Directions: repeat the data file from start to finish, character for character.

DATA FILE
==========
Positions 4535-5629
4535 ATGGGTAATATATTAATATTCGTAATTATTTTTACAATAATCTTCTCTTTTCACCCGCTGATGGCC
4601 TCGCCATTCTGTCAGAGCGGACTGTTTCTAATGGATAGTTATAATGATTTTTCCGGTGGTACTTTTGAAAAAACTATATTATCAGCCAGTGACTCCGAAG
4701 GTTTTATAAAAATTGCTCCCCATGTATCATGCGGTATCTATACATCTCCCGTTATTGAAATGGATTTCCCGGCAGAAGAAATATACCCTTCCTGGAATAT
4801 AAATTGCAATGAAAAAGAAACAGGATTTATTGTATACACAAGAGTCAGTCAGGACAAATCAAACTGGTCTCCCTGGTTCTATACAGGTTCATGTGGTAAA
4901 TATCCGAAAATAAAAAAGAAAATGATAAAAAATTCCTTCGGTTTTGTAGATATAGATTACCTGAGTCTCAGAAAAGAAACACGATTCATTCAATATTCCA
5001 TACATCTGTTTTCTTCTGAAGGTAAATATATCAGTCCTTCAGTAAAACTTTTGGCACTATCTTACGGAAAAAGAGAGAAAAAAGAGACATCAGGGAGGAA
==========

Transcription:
Positions 4535-5629
4535 ATGGGTAATATATTAATATTCGTAATTATTTTTACAATAATCTTCTCTTTTCACCCGCTGATGGCC
4601 TCGCCATTCTGTCAGAGCGGACTGTTTCTAATGGATAGTTATAATGATTTTTCCGGTGGTACTTTTGAAAAAACTATATTATCAGCCAGTGACTCCGAAG
4701 GTTTTATAAAAATTGCTCCCCATGTATCATGCGGTATCTATACATCTCCCGTTATTGAAATGGATTTCCCGGCAGAAGAAATATACCCTTCCTGGAATAT
4801 AAATTGCAATGAAAAAGAAACAGGATTTATTGTATACACAAGAGTCAGTCAGGACAAATCAAACTGGTCTCCCTGGTTCTATACAGGTTCATGTGGTAAA
4901 TATCCGAAAATAAAAAAGAAAATGATAAAAAATTCCTTCGGTTTTGTAGATATAGATTACCTGAGTCTCAGAAAAGAAACACGATTCATTCAATATTCCA
5001 TACATCTGTTTTCTTCTGAAGGTAAATATATCAGTCCTTCAGTAAAACTTTTGGCACTATCTTACGGAAAAAGAGAGAAAAAAGAGACATCAGGGAGGAA